What i'd do is turn the subwoofer off for now, and start with the basic placement of the speakers. Start with them bang up against the wall, and bring them forward till everything at your listening position falls away, bass and mid-range wise, at this point move them back very finely till everything starts to come into focus, 9 times out of 10 they are exactly the same distance as your sofa/seat is from the wall behind you. Then adjust to taste, in general, the further forward the more presence the tweeter has. (forward is forward) Then play with the distance between them and then the tow angle.

Now you need to deal with the time alignment of the subwoofer, not just the phase (you'll know when phase is wrong there won't be a lot of bass), this is hard and will require very keen ears, play a track with LOADS of bass you want everything to reach you at the same time, and without bass management, this actually may prove impossible! This is why AVRs have distance measurements and those distances are not normally the physical distance seen in the room. The sub might not sit in line with the main speakers at all, often a meter or 2 behind or in front of your speaker baffle. This is why i don't own a subwoofer.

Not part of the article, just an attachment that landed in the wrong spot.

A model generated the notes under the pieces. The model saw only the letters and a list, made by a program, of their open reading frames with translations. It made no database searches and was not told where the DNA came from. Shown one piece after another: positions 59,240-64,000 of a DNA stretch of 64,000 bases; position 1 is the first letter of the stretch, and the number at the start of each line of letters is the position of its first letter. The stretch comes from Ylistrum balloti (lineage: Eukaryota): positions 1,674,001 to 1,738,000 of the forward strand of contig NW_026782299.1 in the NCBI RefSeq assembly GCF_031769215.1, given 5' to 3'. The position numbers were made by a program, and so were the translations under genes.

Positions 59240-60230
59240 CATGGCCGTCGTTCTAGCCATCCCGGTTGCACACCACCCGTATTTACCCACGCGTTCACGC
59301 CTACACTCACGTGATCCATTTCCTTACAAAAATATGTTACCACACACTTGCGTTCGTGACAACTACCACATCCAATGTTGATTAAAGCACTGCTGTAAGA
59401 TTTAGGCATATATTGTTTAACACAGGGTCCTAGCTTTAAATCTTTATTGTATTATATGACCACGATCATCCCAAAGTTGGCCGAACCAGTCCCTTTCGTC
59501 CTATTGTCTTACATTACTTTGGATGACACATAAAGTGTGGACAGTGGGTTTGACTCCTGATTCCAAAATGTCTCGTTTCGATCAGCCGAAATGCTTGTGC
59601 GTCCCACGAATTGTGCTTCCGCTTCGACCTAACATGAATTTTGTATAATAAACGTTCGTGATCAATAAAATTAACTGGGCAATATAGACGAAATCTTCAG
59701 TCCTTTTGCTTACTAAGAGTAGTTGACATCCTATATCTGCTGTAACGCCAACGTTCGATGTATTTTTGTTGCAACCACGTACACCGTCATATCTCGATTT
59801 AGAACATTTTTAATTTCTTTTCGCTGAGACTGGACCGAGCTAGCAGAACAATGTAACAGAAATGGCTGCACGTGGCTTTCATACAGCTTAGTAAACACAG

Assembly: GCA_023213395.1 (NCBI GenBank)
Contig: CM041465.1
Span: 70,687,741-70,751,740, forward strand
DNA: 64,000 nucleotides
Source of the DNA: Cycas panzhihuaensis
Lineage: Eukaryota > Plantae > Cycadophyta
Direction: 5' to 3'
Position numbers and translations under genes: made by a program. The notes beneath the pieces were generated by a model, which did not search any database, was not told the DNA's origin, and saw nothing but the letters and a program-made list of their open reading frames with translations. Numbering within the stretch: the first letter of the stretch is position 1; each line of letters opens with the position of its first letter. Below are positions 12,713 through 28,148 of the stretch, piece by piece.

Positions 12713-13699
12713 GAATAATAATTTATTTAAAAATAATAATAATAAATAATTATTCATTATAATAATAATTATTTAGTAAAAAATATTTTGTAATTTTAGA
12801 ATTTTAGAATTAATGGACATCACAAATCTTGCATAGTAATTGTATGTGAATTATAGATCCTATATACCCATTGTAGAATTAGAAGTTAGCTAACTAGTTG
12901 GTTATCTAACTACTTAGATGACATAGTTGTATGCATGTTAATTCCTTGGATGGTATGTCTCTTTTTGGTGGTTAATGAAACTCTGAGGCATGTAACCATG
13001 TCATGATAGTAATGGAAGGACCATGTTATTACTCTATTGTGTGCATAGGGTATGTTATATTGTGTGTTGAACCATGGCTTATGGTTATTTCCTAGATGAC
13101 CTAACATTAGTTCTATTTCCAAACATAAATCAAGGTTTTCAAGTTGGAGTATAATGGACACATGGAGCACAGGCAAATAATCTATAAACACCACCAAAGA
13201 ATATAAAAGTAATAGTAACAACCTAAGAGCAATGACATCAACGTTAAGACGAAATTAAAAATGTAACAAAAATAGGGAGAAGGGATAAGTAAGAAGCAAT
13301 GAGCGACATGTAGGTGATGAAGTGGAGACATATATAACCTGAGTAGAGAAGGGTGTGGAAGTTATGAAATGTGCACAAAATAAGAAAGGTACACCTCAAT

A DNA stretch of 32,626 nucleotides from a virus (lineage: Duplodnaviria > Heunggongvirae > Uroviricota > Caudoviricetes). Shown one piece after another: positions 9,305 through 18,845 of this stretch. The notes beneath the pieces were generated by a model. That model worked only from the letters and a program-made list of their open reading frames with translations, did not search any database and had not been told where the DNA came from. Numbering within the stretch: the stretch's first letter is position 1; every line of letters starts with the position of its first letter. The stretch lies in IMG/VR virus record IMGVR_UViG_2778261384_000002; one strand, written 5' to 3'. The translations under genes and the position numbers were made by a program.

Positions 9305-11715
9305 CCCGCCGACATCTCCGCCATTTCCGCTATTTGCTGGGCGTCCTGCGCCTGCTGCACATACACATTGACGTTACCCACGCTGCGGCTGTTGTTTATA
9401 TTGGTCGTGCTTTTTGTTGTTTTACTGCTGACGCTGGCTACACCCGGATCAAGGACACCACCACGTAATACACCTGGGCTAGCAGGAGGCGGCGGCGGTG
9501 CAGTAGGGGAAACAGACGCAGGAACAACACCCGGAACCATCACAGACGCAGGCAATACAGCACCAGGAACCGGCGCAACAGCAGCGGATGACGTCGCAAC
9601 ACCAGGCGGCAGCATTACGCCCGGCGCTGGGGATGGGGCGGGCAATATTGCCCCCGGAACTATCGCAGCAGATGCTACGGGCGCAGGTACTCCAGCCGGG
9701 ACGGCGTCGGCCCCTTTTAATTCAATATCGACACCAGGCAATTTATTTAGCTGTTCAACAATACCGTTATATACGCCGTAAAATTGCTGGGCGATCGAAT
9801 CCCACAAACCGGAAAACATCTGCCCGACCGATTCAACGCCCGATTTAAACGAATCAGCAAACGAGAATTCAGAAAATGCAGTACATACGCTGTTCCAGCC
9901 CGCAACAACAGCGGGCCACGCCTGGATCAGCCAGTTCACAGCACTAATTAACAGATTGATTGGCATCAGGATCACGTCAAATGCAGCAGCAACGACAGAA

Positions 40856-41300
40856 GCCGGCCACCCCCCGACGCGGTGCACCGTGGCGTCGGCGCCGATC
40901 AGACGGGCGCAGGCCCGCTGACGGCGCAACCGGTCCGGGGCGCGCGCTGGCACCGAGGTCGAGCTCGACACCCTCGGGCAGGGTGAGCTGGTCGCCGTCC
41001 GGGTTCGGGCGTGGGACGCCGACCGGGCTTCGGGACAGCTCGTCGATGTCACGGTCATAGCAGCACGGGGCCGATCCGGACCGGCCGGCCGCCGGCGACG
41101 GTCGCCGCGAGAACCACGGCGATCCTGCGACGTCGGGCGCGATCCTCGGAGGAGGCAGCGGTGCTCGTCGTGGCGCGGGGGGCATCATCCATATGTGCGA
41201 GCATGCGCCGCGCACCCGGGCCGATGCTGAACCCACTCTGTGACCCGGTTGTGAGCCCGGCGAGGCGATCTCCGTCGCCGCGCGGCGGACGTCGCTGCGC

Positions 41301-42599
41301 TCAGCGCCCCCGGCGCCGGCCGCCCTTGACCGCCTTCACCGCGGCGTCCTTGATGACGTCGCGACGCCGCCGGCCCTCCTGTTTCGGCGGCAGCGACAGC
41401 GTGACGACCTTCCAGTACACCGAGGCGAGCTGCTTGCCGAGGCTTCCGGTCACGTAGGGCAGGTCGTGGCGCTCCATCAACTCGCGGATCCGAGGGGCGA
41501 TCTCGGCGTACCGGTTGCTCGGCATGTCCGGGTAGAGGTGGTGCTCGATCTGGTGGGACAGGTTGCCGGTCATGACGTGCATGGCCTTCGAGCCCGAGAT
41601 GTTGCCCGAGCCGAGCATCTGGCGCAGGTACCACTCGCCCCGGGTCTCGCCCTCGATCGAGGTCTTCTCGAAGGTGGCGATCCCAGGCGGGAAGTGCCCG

It could be really simple! a simple toe-in, a simple 5mm movement here and there. Even a slight tilt back to the stands can solve reflection problems and sibilance.

Are your speakers actually in line/is the sound actually equal in the room? ie is your centre image actually in the centre? out of phase music effects is good for this.

Are the stands actually level in the first place? did you use a spirit level?

Are the spikes making contact with the floor under the carpet.

Do you even have a carpet? perhaps you need a rug in front of the speakers and stands

Speaking of stands are your speaker actually at the right height? Not all speakers should be ear-level with tweeters.

Heck, do you listen with grills on or off? if they're off put them back on.

If you have all this dialled and use a level OCD to set up the system. Then it s time to think about the room. Do a clap test does your room have a reverb/echo. If its really bad then you need to find a way to lessen the effect. I'd start by AS AN EXPERIMENT putting some cushions behind the speakers and see if that absorbs a little. There are other technics where you can find the room's reflection points where you sit using mirrors. If you can see the speaker in the mirrors where you sit you should add something soft/absorbent there (where the mirror is).